GVSU Art Gallery
Regionalism and the Art of the WPA: Selections from the Muskegon Museum of Art
Dates: January 16 – March 23, 2012
Opening reception: January 19,5-7pm
The Regionalist art movement reflects a distinct period in U.S. history, including the efforts by artists to define a uniquely American style. This concentration on a specific geography and culture would emanate, in its purest form, from the American Midwest of Thomas Hart Benton, John Steuart Curry, and Grant Wood. Regionalism and the Art of the WPA includes works by these and other artists who drew their inspiration from their immediate surroundings, both rural and urban. In a collaborative endeavor between GVSU and the Muskegon Museum of Art, the Art Gallery hosted this exhibition of more than 40 works drawn from the MMA’s collection. The collaboration is in conjunction with the MMA’s hosting of 1934: A New Deal for Artists, organized and circulated by the Smithsonian American Art Museum, Washington, D.C., and scheduled in Muskegon for February 16 through May 6, 2012. A series of interdisciplinary programs were planned for students and the public at the GVSU Art Gallery, the Hauenstein Center for Presidential Studies, and the Muskegon Museum of Art.
BFA Exhibits:
Monday, April 2 to Thursday, April 5, 2012
Reception:  Thursday, April 5 from 5-7 PM
Samantha Dains, Randi Ford, and Maria Schultz are three Illustration majors coming together to display their work. Their BFA show, Phases, was a culmination of years of exploring their talents and interests. A wide variety of subject matter and media attest to the versatility of Illustration and ensure that something that spark everyone's interest.

BFA Exhibit:
Dulcee Boehm, Rachel Kauff, Mili Thibodeau
Monday, April 9 to Thursday, April 12, 2012
Recption:  Thursday, April 12, 5-7 PM
This BFA exhibition included the work of Dulcee Boehm from Visual Studies, Rachel Kauff from Printmaking, and Mili Thibodeau also from Printmaking.  The show included a variety of projects and media, exploring issues related to the body, food and landscape.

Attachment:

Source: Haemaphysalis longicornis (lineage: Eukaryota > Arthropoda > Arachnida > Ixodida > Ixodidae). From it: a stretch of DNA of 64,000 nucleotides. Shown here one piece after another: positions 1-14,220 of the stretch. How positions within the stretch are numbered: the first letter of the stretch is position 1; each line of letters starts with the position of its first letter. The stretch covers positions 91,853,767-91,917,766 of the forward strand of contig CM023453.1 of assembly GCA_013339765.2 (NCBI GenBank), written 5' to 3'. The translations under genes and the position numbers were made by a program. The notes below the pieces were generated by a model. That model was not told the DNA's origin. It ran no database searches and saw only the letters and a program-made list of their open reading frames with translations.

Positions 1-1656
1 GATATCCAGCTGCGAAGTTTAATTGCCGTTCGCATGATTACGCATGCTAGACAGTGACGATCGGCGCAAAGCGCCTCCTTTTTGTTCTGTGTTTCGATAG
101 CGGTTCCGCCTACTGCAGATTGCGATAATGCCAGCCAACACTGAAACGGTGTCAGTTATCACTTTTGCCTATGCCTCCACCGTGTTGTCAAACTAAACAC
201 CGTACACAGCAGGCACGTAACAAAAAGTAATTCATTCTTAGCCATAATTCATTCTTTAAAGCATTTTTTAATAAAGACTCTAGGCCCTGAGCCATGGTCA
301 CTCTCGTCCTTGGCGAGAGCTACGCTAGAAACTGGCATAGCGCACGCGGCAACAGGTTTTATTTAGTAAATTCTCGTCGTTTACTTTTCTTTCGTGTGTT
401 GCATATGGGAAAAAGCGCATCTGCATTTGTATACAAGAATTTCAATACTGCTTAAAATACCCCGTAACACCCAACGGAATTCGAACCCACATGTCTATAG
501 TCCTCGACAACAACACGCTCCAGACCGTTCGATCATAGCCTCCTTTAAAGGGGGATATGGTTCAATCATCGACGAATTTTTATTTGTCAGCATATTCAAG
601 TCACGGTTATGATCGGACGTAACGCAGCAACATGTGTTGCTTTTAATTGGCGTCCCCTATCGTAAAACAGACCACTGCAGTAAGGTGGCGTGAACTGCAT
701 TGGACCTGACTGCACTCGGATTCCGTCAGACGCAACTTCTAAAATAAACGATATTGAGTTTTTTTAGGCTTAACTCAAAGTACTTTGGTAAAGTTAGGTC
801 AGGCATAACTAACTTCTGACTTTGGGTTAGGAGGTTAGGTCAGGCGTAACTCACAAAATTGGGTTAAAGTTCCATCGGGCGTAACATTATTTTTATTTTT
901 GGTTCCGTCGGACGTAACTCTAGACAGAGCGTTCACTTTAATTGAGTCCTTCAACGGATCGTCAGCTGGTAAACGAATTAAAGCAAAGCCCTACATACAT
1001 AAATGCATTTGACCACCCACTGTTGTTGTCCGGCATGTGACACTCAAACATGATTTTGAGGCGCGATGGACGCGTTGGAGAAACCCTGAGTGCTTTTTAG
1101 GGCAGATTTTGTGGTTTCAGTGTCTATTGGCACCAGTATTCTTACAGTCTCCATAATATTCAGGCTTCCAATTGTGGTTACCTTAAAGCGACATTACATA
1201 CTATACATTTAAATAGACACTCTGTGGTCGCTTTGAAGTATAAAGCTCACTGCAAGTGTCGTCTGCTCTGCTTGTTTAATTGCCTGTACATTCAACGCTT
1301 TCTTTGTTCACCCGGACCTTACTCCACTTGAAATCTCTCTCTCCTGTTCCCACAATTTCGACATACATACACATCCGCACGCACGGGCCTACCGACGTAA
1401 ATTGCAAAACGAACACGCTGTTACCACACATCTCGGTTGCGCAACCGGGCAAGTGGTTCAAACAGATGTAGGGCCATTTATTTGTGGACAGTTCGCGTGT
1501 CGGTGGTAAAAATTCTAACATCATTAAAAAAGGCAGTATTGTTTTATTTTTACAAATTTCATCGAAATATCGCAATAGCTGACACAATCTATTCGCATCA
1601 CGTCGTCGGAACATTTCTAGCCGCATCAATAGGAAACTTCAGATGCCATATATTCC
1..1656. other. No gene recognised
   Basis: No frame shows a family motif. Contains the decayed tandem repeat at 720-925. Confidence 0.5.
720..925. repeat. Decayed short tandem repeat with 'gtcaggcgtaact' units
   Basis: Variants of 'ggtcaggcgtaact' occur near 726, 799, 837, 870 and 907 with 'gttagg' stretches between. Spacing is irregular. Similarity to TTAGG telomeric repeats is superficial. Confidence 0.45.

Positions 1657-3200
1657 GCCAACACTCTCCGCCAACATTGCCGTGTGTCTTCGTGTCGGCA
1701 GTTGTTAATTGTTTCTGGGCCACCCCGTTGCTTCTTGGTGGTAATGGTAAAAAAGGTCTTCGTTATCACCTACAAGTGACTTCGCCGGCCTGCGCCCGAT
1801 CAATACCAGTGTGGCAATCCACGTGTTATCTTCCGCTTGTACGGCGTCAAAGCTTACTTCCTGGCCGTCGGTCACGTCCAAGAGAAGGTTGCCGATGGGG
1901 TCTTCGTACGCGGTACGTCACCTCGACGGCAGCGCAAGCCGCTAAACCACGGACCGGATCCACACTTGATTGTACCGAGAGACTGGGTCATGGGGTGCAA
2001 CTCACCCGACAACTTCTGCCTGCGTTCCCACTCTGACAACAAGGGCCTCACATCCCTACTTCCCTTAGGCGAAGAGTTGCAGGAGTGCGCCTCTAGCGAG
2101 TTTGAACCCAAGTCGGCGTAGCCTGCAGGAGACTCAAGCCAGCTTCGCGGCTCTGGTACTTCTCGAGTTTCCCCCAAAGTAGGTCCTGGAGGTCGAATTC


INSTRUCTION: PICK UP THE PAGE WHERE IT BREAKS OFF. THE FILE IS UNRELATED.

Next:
Putting It All Together:
A Collaboration Between Ann Baddeley Keister, Patricia Nelson and Patricia Clark
Friday, August 24 –Friday, September 21, 2012
Opening reception: Thursday, September 6, 5-7pm
Contemporary, mixed-media textile collage and jewelry collaborations by artists Ann Baddeley Keister and Patricia Nelson was showcased. The exhibition also included written work by Patricia Clark, Grand Valley State University Poet-in-Residence and Professor of Writing. Baddeley Keister is Associate Professor of Art at Grand Valley State University and Nelson is Professor of Art in Metalwork at Ball State University in Indiana.
Fall Arts Celebration
Forged in Metal: Deshi/Shisyou Mentee/Mentor
Thursday, October 4 – Friday, November 2, 2012
Opening reception: Thursday, October 4, 5-7 PM
Forged in Metal: Deshi/Shisyou Mentee/Mentor was a showcase of jewelry and metalsmithing work from a selected group of Japanese students and their mentors from Hiko Mizuno College of Jewelry, Tokyo. This inspiring exhibition was curated by Renee Zettle-Sterling, Associate Professor of Art and Design from Grand Valley State University, and James Bove, Associate Professor of Art at California University of Pennsylvania. Forged in Metal will shed light on a trusted and profound relationship whose impact is felt for a lifetime: the mentee/mentor relationship.

Bachelor of Fine Arts Exhibition:
Humanness:  Necessity/Response
Monday, November 12 - Thursday, November 15, 2012
Opening Reception:  Thursday, November 15, 5-7 PM
Maggie Vance and Anna Fry show their installation art.
School of Communications-Senior Thesis Photography Exhibition:
Monday, November 26 to Friday, December 7, 2012
Reception:  Thursday, November 29 from 5-7 PM